Dealing with setbacks


Let’s face it. Sometimes life doesn’t go as we plan. How we deal with those setbacks either propels us forward or pulls us deeper into the abyss.

Setbacks require change on your part. It’s ok that it happened. But you can’t keep putting forth the same efforts if you are expecting different results. You’ve got to be willing to try a different approach before you’ll see change take root.

Take time to look at what isn’t working. Think about why it doesn’t. You’ve got to avoid actions that have caused you problems in the past.

Emotions can also cause you to drift off course. When you realize you are heading in the wrong direction, you need to work to get back on track. There is a right way and a wrong way; what you should realize is that the wrong way of doing things is by trying to get everyone else to do it the “right” way.

Be prepared. Expect the unexpected. Things are going to happen along your journey. You’ve got to find it within yourself to keep moving forward.

Don’t expect your first plan to work every time. You can’t hit a home run all of the time. Be prepared with a plan B and C and G and L – you’ve got 26 letters to work with after all. Just because your first option didn’t work, doesn’t mean the next one won’t.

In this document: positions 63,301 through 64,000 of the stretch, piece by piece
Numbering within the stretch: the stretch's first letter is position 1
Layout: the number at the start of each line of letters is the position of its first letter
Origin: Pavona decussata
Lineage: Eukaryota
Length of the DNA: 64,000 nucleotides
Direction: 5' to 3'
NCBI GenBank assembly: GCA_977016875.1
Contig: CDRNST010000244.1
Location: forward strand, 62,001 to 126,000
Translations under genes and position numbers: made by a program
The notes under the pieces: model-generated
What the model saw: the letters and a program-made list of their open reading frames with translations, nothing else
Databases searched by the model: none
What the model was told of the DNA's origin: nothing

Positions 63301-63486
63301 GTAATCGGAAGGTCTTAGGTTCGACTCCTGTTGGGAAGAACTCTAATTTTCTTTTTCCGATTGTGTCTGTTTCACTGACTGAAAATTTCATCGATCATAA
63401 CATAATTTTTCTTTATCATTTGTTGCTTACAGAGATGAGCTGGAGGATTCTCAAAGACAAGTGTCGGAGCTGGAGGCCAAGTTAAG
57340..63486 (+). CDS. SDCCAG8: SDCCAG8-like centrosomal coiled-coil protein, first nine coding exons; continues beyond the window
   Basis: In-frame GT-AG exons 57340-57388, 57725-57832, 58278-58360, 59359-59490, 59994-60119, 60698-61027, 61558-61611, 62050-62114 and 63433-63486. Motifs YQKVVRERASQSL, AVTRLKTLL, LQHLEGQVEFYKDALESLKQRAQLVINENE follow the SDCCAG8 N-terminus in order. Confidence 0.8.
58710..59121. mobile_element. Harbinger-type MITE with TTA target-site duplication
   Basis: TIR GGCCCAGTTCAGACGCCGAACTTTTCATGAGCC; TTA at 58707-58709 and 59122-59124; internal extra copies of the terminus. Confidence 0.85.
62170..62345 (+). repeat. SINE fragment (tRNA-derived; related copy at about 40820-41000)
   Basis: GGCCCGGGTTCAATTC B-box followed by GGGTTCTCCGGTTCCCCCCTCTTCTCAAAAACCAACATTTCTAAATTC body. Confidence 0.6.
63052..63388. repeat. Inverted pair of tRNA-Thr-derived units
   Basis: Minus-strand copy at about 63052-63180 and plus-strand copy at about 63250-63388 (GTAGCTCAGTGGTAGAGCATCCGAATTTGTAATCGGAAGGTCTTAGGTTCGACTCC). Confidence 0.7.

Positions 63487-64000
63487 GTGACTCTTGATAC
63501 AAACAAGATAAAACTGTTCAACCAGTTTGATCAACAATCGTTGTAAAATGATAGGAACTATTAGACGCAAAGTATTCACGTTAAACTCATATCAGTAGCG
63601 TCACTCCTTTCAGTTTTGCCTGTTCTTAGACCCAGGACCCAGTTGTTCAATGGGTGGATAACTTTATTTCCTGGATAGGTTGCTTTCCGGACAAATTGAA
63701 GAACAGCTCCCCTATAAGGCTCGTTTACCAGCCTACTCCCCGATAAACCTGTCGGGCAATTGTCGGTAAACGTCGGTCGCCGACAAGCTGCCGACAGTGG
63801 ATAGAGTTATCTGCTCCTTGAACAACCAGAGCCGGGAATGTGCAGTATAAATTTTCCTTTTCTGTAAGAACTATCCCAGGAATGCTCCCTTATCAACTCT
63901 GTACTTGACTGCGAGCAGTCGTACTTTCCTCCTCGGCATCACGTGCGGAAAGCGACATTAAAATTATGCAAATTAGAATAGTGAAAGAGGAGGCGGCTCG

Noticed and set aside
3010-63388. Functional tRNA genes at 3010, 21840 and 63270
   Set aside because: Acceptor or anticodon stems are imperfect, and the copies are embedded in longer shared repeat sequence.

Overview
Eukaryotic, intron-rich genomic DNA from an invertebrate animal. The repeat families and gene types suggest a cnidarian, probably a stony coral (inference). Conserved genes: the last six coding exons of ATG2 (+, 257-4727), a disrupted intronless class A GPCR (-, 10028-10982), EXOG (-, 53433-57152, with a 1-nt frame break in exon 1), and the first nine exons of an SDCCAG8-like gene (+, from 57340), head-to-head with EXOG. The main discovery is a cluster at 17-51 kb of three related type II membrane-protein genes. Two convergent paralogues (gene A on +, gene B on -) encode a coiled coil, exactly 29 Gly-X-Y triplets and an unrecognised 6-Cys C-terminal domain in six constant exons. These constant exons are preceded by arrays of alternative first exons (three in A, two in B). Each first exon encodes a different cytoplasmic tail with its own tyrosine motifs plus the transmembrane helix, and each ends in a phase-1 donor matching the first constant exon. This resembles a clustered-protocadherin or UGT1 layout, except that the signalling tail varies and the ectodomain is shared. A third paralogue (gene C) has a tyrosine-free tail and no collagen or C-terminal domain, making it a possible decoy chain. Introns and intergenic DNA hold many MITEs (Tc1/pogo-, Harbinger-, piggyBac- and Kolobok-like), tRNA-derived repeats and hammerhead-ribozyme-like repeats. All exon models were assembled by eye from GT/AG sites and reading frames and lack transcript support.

Most of all, you’ve got to keep an open mind. If you try something that doesn’t work, don’t get frustrated and quit. Keep at it. If it’s important to you, go that extra mile and you’ll be proud you did.

She started talked and never shut up

Shut up

You know that person. The one at the office you dread to see show up at your door. The one who can go on and on about their weekend, their problems, the guy in the cubicle next to them, and everything else that crosses their mind. How do they keep on talking without ever taking a breath?

The one that even when you attempt to interrupt just keeps right on talking over you? It’s like they are determined to talk no matter what anyone else might have to offer.

What if that person is you? Are you even aware of how much you dominate a conversation? Maybe it’s your way of feeling connected, but when you overshare your “me” stories, people often feel that they aren’t valued contributors. It’s important to take time and assess how you interact in these situations. Don’t forget – silence can be golden.

People need the space between words to process and put together thoughts. You need to learn to listen for the valuable pieces of information you might normally overlook. A lot of people listen with the intent of responding, not processing. When you are already compiling your response in your head before someone has finished telling you the information, you’re bound to miss vital pieces of information.

Try this tidbit in your next meeting and see if it opens deeper discussion or perhaps clues you into things you’ve been missing. If you are normally the first person to speak up with ideas, try holding off. See if your pause will allow someone else to initiate a conversation. Before you speak, take the time to think about what the person is really trying to get across.